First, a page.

A 51-kilometer expressway funded by China links the capital of Uganda to the international airport in Entebbe. This shot was taken in June 2018, prior to its inauguration. Photo: Sumy Sadurni / AFP
Local communities need to be appropriately consulted and integrated in cities where Chinese-funded projects occur
ByJONATHAN SILVER | ALAN WIGG
A massive redevelopment of the old Royal Albert Dock in East London is transforming a once-derelict waterfront into a gleaming business district. The project, which started in June 2017, will create 325,000 square meters of prime office space – a “city within a city,” as it has been dubbed – for Asian finance and tech firms.
Last year, authorities in Kampala, Uganda celebrated as a ferry on Lake Victoria unloaded goods from the Indian Ocean onto a rail service into the city. This transport hub was the final component of the Central Corridor project, aimed at connecting landlocked Uganda to Dar es Salaam and the Indian Ocean.
They are big, big projects – and they are both part of the US$1 trillion global infrastructure investment that is China’s Belt and Road Initiative (BRI).
China’s ambition to reshape the world economy has sparked massive infrastructure projects spanning Western Europe, Eastern Africa, and beyond. Beijing is engaging in “Silk Road urbanism” – re-imagining the historic transcontinental trade route as a global project, thereby bringing the cities of South Asia, East Africa, Europe and South America into the orbit of the Chinese economy.
By forging infrastructure within and between key cities, China is changing the everyday lives of millions across the world. The project has also kicked off a new development race between the US and China, to connect the planet by financing large-scale infrastructure projects.
Silk Road urbanism
Amid this geopolitical competition, Silk Road urbanism will exert significant influence over how cities develop in the 21st century. As the transcontinental trade established by the ancient Silk Road once led to the rise of cities such as Herat (in modern-day Afghanistan) and Samarkand (in Uzbekistan), so the BRI will bring new investment, technology, infrastructure and trade relations to cities around the globe.
The BRI is still in its early stages – and much remains to be understood about the impact it will have on urban landscapes. What seems clear, however, is that the project will transform the world system of cities on a scale not witnessed since the end of the Cold War.
Silk Road urbanism is highly selective in its deployment across urban space. It prioritizes the far over the near and is orientated toward global trade and the connections and circulations of finance, materials, goods and knowledge. Because of this, the BRI should not be considered only in terms of investment in infrastructure.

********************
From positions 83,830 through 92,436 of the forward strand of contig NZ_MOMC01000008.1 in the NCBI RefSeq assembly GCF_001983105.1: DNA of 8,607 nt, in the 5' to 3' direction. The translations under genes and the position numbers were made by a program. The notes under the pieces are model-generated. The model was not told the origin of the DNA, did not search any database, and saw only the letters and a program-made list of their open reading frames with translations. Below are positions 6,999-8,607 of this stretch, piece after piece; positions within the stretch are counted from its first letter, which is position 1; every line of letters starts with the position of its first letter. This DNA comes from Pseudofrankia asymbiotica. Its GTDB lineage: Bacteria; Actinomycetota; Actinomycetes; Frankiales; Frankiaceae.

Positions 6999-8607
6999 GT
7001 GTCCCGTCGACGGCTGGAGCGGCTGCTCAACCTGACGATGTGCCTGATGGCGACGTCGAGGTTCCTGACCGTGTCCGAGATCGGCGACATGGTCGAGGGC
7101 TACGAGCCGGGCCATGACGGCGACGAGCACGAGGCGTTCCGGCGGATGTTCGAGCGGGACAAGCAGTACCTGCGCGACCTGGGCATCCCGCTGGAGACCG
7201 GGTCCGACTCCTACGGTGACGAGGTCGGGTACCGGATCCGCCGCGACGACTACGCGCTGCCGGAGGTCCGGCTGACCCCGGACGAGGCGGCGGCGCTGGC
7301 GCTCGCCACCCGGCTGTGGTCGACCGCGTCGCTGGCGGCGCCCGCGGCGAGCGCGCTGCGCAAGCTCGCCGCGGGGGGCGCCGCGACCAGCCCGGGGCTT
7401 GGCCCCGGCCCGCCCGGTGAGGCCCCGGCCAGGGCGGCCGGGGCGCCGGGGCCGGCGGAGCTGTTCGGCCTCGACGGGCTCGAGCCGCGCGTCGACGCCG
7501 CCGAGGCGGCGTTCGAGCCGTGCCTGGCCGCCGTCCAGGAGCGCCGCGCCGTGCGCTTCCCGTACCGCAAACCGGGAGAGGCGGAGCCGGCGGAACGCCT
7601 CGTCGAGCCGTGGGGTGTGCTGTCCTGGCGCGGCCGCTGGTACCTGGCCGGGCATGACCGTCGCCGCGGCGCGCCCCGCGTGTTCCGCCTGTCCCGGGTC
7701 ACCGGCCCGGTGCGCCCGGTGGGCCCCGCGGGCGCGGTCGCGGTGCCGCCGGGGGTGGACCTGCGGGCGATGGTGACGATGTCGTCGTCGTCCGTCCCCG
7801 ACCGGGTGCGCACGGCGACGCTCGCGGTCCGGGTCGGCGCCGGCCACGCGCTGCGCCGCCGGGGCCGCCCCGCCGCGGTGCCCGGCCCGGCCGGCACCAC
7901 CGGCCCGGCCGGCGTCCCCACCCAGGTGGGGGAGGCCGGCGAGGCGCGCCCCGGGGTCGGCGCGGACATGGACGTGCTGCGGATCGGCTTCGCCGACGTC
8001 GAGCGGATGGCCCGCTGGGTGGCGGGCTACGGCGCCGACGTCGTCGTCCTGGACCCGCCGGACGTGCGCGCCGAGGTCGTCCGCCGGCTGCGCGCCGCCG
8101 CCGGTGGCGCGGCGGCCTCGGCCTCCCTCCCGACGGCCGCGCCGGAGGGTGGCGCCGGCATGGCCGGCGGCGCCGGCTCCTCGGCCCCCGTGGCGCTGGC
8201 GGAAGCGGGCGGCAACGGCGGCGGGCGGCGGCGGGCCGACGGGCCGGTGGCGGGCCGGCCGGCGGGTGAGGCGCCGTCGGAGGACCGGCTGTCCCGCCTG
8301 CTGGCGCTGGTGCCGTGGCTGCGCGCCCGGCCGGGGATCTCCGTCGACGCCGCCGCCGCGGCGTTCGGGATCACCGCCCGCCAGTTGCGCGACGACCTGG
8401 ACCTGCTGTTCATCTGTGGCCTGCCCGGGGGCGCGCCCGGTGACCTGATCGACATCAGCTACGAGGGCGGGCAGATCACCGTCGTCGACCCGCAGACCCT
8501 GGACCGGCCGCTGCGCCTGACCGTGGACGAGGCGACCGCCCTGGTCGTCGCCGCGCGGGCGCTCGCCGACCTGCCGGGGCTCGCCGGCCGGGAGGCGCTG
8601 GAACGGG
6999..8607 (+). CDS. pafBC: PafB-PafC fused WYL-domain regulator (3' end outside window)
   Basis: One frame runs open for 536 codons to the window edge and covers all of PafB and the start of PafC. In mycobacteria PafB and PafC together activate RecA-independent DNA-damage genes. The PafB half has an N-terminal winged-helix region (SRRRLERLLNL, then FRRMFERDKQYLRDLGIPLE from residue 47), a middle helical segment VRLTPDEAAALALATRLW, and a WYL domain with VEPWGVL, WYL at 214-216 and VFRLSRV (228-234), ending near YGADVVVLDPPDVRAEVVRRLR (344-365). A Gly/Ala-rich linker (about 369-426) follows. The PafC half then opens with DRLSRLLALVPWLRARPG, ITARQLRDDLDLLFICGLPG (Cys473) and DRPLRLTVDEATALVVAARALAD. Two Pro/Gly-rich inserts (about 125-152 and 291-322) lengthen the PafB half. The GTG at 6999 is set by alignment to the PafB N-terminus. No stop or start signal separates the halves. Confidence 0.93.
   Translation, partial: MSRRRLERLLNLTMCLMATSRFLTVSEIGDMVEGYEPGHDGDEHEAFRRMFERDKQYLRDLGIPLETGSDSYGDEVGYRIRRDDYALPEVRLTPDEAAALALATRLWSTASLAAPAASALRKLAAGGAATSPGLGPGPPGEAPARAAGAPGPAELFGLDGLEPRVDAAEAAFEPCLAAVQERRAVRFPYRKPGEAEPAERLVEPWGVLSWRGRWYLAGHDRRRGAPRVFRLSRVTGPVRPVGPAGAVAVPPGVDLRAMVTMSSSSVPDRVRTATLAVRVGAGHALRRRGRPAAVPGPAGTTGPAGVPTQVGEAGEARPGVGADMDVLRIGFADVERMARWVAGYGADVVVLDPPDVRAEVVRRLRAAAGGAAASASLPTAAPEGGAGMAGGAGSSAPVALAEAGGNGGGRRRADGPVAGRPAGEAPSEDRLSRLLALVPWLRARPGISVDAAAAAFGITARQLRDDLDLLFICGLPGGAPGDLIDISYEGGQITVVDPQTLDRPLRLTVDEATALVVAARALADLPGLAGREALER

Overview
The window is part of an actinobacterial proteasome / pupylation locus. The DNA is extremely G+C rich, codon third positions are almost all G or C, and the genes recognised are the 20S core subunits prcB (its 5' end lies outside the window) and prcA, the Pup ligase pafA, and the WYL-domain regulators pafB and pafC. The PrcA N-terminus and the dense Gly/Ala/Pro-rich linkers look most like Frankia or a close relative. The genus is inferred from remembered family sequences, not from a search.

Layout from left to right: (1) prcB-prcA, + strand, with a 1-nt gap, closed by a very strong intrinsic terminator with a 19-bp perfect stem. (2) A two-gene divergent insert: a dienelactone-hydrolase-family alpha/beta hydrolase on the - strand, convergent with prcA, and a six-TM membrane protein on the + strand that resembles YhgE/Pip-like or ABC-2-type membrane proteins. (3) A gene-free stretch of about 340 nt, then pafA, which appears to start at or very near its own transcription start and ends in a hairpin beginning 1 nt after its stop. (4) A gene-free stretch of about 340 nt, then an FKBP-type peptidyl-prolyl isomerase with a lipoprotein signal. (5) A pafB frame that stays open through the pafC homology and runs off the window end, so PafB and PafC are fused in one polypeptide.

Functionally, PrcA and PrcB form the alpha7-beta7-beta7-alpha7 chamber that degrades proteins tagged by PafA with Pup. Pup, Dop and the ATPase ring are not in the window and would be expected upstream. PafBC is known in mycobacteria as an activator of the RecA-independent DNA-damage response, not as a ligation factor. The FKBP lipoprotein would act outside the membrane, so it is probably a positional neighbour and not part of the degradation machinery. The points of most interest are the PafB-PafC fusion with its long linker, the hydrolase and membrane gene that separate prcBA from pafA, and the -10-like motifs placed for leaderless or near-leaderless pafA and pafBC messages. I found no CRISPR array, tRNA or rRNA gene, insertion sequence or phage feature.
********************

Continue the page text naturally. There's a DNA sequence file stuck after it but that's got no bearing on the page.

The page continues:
It will have significance for city dwellers – and urban authorities must recognize the challenges of the BRI and need to navigate the need to secure investment for infrastructure while ensuring that citizens maintain their rights to cities, and their power to shape their own futures.
Developments in London and Kampala highlight these challenges.
In London, the creation of a third financial district, alongside Canary Wharf and the City of London, may benefit the economy. But it remains to be seen if this project will provide opportunities for, and investment in, the surrounding neighborhoods.
Chinese developer Advanced Business Park is rebuilding Royal Albert Dock – now named the Asian Business Port – on a site it acquired for £1 billion in 2013 in a much-criticized deal that took place under former London mayor Boris Johnson. The development is projected to be add £6 billion to the city’s economy by completion.
The former Royal Albert Dock is now called the Asian Business Port. Image: Google Earth.
But the development stands in sharp contrast with surrounding east London communities, which suffer poverty and deprivation. The challenge will be for authorities and developers to establish trusting relations through open dialogue with locals, in a context where large urban redevelopments such as the 2012 Olympic Park have historically brought few benefits.
The Ugandan capital Kampala is part of the “Central Corridor” project that aims to improve transport and infrastructure links across five countries – Burundi, the Democratic Republic of the Congo (DRC), Rwanda, Tanzania and Uganda. The project is financed through the government of Tanzania via a US$7.6 billion loan from Chinese bank Exim.
The growth of the new transport and cargo hub at Port Bell, on the outskirts of Kampala, with standardized technologies and facilities for international trade, is the crucial underlying component for Uganda’s Vision2040.
This national plan is ambitious. It encompasses a further 10 new cities, four international airports, national high-speed rail and a multi-lane road network.
But as these urban transformations unfold, residents already living precariously in Kampala face further uncertainty over their livelihoods, shelter and place in the city. The demolition of hundreds of informal homes and businesses in the popular Namuwongo district was undertaken in 2017, as a zone needed to be cleared 30 meters either side of a rehabilitated railway track for the Central Corridor.
As Silk Road urbanism reshapes global infrastructure and city spaces, existing populations will experience displacement in ways that are likely to reinforce existing inequalities. It is vital for people to be given democratic involvement in shaping the outcomes.
# This report appeared first in The Conversation. An original version can be accessed here